Publicatie

Publicatie datum

Exploring perinatal shift-to-shift handover communication and process: an observational study.

Poot, E.P., Bruijne, M.C. de, Wouters, M.G.A.J., Groot, C.J.M. de, Wagner, C. Exploring perinatal shift-to-shift handover communication and process: an observational study. Journal of Evaluation in Clinical Practice: 2014, 20(2), 166-175
Download de PDF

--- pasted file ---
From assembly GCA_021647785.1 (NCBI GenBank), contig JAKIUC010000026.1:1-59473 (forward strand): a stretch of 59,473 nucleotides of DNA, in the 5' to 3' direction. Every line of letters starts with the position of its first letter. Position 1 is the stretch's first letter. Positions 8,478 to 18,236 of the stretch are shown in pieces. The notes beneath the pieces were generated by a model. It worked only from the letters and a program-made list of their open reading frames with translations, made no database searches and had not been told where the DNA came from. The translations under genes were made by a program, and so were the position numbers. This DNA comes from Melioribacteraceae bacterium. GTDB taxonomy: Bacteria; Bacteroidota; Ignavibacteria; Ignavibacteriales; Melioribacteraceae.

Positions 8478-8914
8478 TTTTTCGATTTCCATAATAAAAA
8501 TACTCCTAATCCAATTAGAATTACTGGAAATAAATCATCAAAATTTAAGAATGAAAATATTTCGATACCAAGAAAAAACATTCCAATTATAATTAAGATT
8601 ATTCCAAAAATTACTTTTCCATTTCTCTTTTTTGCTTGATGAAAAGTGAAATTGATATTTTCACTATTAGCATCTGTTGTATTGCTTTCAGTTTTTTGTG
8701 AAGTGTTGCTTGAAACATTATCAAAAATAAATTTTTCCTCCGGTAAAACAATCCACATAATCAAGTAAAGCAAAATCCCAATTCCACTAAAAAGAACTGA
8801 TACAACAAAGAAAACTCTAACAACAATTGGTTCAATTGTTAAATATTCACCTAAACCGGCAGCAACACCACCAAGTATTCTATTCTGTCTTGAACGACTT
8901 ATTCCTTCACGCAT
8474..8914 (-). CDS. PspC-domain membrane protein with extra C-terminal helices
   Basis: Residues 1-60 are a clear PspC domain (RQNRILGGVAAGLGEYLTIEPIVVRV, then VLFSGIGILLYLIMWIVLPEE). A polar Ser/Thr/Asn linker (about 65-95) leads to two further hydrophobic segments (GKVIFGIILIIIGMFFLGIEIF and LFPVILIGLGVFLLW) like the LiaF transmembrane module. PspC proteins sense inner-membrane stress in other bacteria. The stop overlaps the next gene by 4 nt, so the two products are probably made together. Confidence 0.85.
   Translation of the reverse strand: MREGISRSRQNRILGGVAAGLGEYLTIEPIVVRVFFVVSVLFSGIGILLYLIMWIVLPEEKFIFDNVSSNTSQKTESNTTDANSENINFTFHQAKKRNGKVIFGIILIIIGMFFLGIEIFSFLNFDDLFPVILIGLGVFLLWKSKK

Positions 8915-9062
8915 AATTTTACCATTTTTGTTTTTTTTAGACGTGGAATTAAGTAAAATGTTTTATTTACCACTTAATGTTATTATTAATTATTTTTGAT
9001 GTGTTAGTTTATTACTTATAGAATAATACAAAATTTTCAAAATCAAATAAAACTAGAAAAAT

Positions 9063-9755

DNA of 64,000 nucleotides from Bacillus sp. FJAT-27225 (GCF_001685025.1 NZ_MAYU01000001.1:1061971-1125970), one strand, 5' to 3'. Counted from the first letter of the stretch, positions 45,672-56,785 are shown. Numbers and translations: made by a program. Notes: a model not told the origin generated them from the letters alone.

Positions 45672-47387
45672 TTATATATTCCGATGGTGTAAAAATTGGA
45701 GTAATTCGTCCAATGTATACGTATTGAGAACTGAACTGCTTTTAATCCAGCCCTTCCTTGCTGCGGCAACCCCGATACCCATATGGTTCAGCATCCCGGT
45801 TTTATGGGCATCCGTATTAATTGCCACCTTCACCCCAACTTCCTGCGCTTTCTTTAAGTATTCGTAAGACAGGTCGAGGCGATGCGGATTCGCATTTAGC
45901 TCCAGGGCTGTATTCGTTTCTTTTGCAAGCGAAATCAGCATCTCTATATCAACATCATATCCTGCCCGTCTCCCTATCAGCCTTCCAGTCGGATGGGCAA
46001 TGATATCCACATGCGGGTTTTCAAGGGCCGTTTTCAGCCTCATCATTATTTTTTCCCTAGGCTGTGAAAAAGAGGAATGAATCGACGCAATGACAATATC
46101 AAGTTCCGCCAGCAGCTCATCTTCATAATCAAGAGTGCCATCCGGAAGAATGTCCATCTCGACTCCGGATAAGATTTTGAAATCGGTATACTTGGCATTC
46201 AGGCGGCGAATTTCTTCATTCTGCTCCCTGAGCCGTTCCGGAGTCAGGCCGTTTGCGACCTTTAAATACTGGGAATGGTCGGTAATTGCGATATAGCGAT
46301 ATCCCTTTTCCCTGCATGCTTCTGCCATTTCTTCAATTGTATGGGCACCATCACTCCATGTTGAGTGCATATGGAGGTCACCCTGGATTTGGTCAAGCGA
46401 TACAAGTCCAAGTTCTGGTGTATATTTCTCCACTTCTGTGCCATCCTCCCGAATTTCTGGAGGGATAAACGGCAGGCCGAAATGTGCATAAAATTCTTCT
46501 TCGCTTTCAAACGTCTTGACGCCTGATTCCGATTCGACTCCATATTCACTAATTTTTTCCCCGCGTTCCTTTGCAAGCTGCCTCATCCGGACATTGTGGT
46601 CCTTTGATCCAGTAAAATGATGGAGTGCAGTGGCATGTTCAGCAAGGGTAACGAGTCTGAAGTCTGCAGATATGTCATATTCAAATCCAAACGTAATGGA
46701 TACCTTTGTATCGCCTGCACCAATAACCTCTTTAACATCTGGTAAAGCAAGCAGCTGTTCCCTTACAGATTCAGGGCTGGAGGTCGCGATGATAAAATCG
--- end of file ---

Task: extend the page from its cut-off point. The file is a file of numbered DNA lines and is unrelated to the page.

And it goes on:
Rationale, aims and objectives: Loss of situation awareness (SA) by health professionals during handover is a major threat to patient safety in perinatal care. SA refers to knowing what is going on around. Adequate handover communication and process may support situation assessment, a precursor of SA. This study describes current practices and opinions of perinatal handover to identify potential improvements. Methods: Structured direct observations of shift-to-shift patient handovers (n = 70) in an academic perinatal setting were used to measure handover communication (presence and order of levels of SA: current situation, background, assessment and recommendation) and process (duration, interruptions/distractions, eye contact, active inquiry and reading information back). Afterwards, receivers' opinions of handover communication (n = 51) were measured by means of a questionnaire. Results: All levels of SA were present in 7% of handovers, the current situation in 86%, the background in 99%, an assessment in 24% and a recommendation in 46%. In 77% of handovers the background was mentioned first, followed by the current situation. Forty-four per cent of handovers took 2 minutes or more per patient. In 52% distractions occurred, in 43% there was no active inquiry, in 32% no eye contact and in 97% information was not read back. The overall mean of the receivers' opinions of handover communication was 4.1 (standard deviation ± 0.7; scale 1–5, where 5 is excellent). Conclusions: Perinatal handovers are currently at risk for inadequate situation assessment because of variability and limitations in handover communication and process. However, receivers' opinions of handover communication were very positive, indicating a lack of awareness of patient safety threats during handover. Therefore, the staff's awareness of current limitations should be raised, for example through video reflection or simulation training. (aut.ref.)